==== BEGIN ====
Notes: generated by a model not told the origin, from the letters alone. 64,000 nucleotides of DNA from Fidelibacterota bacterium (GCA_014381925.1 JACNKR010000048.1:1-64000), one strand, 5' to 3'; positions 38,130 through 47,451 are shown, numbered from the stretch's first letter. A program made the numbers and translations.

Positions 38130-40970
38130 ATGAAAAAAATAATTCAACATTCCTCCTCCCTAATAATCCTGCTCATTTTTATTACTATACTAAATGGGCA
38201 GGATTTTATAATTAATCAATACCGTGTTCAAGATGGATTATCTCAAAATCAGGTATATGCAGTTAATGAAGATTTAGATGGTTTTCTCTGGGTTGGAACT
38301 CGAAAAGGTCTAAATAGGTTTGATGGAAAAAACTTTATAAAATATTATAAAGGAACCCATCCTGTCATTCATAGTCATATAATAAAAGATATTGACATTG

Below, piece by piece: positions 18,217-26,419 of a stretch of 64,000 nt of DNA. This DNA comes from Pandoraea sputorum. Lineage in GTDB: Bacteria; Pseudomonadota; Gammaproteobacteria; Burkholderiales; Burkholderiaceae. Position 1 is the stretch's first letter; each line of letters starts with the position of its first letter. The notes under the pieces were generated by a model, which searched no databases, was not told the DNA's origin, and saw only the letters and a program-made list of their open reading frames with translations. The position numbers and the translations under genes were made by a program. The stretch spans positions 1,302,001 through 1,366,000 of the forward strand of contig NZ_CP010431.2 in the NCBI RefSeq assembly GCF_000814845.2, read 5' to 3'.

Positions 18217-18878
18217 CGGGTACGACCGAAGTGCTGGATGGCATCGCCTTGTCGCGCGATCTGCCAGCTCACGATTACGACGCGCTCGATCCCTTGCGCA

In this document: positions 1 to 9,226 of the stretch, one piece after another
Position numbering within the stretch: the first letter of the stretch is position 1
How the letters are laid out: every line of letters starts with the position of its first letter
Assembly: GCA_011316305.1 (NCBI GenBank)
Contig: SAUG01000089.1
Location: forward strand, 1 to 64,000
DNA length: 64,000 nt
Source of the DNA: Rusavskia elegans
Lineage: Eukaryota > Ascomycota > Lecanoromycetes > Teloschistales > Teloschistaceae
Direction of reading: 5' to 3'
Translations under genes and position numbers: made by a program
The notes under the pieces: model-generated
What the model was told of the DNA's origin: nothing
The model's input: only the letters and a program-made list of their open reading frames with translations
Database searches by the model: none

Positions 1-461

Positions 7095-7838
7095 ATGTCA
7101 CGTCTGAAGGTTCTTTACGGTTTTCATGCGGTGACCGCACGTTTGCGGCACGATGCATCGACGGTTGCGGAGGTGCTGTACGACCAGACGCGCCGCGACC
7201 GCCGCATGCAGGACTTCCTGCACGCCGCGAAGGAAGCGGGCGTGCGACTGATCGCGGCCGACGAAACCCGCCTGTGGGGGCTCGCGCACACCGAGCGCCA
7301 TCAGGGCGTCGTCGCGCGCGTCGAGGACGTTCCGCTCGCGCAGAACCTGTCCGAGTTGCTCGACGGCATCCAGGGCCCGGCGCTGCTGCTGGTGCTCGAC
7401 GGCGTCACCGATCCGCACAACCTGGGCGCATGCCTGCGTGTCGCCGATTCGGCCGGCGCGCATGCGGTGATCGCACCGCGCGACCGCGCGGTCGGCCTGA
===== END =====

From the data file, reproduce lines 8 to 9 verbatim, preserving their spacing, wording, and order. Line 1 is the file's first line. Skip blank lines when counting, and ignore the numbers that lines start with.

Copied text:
18217 CGGGTACGACCGAAGTGCTGGATGGCATCGCCTTGTCGCGCGATCTGCCAGCTCACGATTACGACGCGCTCGATCCCTTGCGCA

In this document: positions 1 to 9,226 of the stretch, one piece after another